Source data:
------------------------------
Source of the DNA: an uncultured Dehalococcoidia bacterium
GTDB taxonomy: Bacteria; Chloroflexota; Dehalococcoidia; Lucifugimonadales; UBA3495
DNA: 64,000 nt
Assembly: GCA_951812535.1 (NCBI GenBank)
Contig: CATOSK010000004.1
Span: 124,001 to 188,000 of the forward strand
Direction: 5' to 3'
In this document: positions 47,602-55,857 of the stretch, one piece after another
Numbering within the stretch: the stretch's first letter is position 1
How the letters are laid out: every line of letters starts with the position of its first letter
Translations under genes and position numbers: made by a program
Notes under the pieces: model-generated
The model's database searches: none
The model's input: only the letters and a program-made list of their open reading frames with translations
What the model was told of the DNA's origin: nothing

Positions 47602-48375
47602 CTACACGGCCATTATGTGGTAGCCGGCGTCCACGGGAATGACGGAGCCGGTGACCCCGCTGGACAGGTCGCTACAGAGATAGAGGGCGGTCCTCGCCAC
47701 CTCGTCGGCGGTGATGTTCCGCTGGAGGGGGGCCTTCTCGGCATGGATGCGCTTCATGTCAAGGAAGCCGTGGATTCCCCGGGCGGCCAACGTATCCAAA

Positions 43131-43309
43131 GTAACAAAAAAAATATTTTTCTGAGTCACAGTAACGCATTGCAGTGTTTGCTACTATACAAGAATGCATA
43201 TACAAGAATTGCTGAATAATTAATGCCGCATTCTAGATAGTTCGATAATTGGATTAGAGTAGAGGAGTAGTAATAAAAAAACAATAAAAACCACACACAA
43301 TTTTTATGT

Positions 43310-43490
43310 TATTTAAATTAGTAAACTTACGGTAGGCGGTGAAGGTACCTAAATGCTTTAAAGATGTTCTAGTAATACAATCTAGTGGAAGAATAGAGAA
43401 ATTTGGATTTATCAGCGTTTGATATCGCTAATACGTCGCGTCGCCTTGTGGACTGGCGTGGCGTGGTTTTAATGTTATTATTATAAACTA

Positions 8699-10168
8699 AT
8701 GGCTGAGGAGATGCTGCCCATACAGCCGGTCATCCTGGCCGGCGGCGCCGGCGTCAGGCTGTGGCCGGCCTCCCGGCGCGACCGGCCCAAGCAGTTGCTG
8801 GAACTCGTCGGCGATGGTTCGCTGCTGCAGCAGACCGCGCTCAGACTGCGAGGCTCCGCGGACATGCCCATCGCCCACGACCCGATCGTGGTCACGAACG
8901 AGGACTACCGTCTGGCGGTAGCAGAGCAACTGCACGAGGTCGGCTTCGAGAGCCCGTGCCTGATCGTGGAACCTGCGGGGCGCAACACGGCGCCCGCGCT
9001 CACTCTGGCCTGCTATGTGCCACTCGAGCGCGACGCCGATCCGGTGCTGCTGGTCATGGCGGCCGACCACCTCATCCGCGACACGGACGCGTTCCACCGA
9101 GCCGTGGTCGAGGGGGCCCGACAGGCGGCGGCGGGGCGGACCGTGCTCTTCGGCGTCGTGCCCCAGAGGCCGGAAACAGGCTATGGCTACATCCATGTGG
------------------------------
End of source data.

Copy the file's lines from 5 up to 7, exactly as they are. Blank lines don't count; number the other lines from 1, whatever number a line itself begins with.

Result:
Contig: CATOSK010000004.1
Span: 124,001 to 188,000 of the forward strand
Direction: 5' to 3'